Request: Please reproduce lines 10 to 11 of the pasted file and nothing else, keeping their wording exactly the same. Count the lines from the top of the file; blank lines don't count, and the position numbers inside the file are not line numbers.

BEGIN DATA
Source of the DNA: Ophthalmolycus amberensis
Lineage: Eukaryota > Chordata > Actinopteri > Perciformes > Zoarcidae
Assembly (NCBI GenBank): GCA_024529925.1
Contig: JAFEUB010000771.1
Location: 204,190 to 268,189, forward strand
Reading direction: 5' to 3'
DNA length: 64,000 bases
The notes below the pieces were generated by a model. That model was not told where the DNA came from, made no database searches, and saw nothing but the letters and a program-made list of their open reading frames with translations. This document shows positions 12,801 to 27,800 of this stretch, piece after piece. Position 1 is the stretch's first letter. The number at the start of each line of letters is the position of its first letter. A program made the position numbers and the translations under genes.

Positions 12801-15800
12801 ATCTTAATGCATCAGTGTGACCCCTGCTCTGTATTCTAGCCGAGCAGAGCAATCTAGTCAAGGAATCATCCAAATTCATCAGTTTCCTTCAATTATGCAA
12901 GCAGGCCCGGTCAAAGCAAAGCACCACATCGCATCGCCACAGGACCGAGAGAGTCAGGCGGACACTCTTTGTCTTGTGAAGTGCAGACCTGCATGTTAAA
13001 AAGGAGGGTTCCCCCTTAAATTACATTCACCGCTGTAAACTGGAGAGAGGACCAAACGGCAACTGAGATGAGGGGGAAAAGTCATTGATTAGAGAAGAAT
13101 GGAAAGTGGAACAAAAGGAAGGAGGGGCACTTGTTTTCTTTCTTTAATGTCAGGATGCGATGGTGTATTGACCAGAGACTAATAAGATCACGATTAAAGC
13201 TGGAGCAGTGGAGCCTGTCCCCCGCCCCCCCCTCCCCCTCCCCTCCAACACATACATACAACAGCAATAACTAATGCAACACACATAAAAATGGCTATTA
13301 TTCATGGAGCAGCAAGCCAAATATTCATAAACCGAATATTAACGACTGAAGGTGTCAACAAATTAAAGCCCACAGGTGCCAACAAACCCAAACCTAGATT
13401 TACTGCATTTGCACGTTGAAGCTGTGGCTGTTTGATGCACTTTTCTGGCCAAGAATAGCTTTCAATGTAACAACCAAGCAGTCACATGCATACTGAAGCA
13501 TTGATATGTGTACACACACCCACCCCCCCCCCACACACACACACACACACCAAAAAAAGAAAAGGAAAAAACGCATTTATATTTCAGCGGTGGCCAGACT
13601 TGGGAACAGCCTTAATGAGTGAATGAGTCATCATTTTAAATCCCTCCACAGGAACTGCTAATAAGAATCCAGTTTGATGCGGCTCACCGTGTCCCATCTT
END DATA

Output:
12801 ATCTTAATGCATCAGTGTGACCCCTGCTCTGTATTCTAGCCGAGCAGAGCAATCTAGTCAAGGAATCATCCAAATTCATCAGTTTCCTTCAATTATGCAA
12901 GCAGGCCCGGTCAAAGCAAAGCACCACATCGCATCGCCACAGGACCGAGAGAGTCAGGCGGACACTCTTTGTCTTGTGAAGTGCAGACCTGCATGTTAAA